• 12-foot orange-and-white flags, constructed by 8 volunteers in over 60 hours, to be used along Kirkwood on Friday and Saturday and in Dunn Meadow on Saturday
  • Outside 2nd Story, on 4th Street
    • “Lotus Flower Reflective,” 400 crushed aluminum cans from Monroe County Waste; designed by Liz Izzo and constructed with help from participants at the Endwright Center in Ellettsville


  • Exhibits at the Waldron galleries:
    • Sweater Exhibition
    • Ceramics by Cheri Platter
    • Paintings and mixed media by Tim Close
    • Paintings with a Brazilian Flair, by Wayne Manns
    • Paintings from China, by Zhi-Zhong Ma
    • Drawings from Japan, by Rikuo Ueda
  • At the Bellevue Gallery: “In Performance,” works by the Bloomington Photography Club
  • NOTE – First use of a backdrop at the Festival: Chico Cesar’s backdrop. This was the inspiration for the first of the Lotus-commissioned backdrops


Thematic focus: Object of Sound

  • Exhibit: “Objects of Sound,” handmade instruments; Waldron gallery


Thematic focus: Objects of Ritual

  • Exhibits, at the Waldron galleries:
    • “Objects of Ritual”: Original art inspired by various sacred traditions
    • “Mexican Images,” photos by Pat Glushko
    • Lotus Labyrinth: Installation on the McCalla School grounds by the “Lotus Labyrinth Group” (this included Susan Sammis and Gail Hale)


Thematic focus: Honoring Ancestors

  • Exhibits at the Waldron galleries:
    • Contemporary Australian Art on loan from the Austral Gallery in St. Louis
    • Black-and-white photographs from Guatemala, Piet van Lier (taken while serving with Peace Bridgades International)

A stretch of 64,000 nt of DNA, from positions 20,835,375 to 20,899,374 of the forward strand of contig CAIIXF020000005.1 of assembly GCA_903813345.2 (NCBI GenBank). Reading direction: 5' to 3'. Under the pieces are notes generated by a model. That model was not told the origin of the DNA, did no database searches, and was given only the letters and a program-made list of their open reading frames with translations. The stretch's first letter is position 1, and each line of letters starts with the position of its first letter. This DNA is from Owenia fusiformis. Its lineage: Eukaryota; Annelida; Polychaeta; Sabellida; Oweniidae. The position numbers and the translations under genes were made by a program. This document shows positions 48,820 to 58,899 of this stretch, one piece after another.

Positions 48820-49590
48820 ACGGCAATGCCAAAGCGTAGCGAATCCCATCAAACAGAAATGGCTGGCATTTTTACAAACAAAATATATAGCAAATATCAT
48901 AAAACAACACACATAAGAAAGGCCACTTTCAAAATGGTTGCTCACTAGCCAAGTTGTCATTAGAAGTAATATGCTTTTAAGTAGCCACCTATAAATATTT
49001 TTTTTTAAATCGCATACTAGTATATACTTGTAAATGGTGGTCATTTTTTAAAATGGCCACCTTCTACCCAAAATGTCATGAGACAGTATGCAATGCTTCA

• Student art on aboriginal themes; works from Green County schools, coordinated by art teacher Charlotte Paul
    • Altar installation by Keith Romaine
  • Exhibit at the Uptown Café: “In the Spirit of the Dead


Thematic focus: Honoring Ancestors

  • Exhibits at Waldron galleries:
    • African Ancestors shrine by Philip Neimark (a priest of Yoruba ancestry) and Vassa. Egungun (ancestor) workshop in Yoruba culture
    • “The Altar of Eyes of Ancestors Watching,” installation by Amber Faith and Susan Sammis
    • Chilean textiles (arpilleras) from the Chicago Peace Museum; burlap patchwork, creations by anonymous Chilean women incorporating message related to exile, protest, refuge, struggle, hope, from wives and mothers protesting the Disappeared.
    • Photographs of Cuba, by Kay Westhues
    • Art by rural Mexican children


  • Exhibit: Lotus Dickey, curated by Nan McEntire; Mathers Museum
  • Exhibits at the Waldron galleries:
    • Art focusing on Latin America, at the Waldron galleries; on loan from Aldo Castillo Gallery, Chicago. Wroks by Luis Fernando Uribe (Colombia), Rodolfo Abularach (Guatemala), Conceicão Pilo (Brazil), Antonio Bou (Puerto Rico)
    • Day of the Dead Altars (by Susan Sammis et al.)
    • Contemporary artifacts from a group of Mayans living in the Mexican rainforest (contemporary Lacandon fireworks; barkcloth, photos of Lacandon Mayasn in Chiapas); collected by Ursina Hastings-Heinz
  • Exhibit at the Monroe County Courthouse: Drawings by children from Mexico + Drawings and paintings by MCCSC students